My own impression for why the Amiga and every other machine of the era lost out to the IBM PC was that the PC was what virtually everyone used at work, so that's what they got at home.
Apple managed to grab the art/music creation and education markets, so managed to stay alive that way, while the rest of those early computers never really found their niche outside of games, for which the Amiga was arguably best suited to. The Amiga was an early power gaming machine and had the potential to grab the art/music making market from Apple, but few people other than techies really appreciated it or would make their computer purchasing decisions purely on that.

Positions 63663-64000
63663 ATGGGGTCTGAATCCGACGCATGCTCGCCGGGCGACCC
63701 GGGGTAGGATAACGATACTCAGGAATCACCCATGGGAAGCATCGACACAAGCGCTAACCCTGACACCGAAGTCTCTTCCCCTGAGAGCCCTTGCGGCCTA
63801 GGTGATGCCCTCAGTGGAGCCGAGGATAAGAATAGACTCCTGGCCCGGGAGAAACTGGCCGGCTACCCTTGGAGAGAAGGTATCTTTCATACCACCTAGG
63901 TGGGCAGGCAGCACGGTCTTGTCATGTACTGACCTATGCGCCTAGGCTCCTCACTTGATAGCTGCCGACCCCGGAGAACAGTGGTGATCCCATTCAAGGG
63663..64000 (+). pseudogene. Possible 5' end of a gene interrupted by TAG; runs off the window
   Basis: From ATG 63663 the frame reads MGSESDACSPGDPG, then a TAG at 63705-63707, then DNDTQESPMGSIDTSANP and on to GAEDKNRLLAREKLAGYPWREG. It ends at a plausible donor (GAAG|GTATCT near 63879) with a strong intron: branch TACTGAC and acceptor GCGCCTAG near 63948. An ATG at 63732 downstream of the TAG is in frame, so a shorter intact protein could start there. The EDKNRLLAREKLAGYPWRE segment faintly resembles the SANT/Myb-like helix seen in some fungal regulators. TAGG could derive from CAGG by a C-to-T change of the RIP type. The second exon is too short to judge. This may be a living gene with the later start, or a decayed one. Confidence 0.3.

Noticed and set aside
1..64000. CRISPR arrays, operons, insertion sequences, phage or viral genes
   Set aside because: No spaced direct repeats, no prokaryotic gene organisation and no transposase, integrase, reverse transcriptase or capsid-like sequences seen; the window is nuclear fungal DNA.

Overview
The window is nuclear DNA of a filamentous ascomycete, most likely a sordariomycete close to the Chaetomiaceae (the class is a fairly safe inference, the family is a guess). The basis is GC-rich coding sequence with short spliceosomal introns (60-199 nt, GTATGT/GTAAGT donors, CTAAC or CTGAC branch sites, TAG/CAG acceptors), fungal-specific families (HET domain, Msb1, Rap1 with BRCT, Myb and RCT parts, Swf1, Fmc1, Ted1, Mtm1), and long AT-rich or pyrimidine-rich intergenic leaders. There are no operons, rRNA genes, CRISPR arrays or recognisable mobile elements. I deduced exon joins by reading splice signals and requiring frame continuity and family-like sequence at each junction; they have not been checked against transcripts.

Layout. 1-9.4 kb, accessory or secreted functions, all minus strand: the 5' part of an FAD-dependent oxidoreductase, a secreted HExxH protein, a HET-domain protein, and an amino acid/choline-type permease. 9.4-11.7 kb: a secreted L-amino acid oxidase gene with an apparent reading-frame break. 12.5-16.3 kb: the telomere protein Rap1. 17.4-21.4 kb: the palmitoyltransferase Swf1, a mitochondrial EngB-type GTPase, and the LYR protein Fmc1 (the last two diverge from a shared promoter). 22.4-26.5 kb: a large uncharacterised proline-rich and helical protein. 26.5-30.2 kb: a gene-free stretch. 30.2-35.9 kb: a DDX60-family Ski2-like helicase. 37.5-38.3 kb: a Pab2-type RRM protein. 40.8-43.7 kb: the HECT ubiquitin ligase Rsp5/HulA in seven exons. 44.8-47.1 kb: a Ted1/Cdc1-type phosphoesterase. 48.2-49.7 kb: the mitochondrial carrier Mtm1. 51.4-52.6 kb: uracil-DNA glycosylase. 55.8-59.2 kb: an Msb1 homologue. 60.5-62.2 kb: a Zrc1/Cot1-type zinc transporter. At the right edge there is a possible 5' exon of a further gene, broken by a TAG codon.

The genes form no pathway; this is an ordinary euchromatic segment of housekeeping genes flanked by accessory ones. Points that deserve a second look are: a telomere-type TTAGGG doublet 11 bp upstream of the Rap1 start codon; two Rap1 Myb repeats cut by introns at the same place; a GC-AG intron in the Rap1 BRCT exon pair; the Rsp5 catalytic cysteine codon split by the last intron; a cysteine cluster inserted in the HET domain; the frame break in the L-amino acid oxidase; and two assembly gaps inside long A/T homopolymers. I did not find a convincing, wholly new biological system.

You could spec up an A2000, released at the same time as the 500, with SCSI HDD and the lovely long persistence paper hi res white monitor for less than a clone. In the UK all the marketing was for the 500, and offices filled with Tandons, Dells, Amstrads and so on.
Same problem happened again with CDTV (and Philips CD-I) inventing multimedia before anyone had the first idea what that was supposed to achieve.
And it was also what you were taught on at school. Even if the IBM PC advanced the standardization of personal computers, I feel it also set them back by a decade.
Well, a decade is exaggeration, but the design choices of the IBM PC shaped personal computing, and those choices were made by people who thought personal computers were for serious business.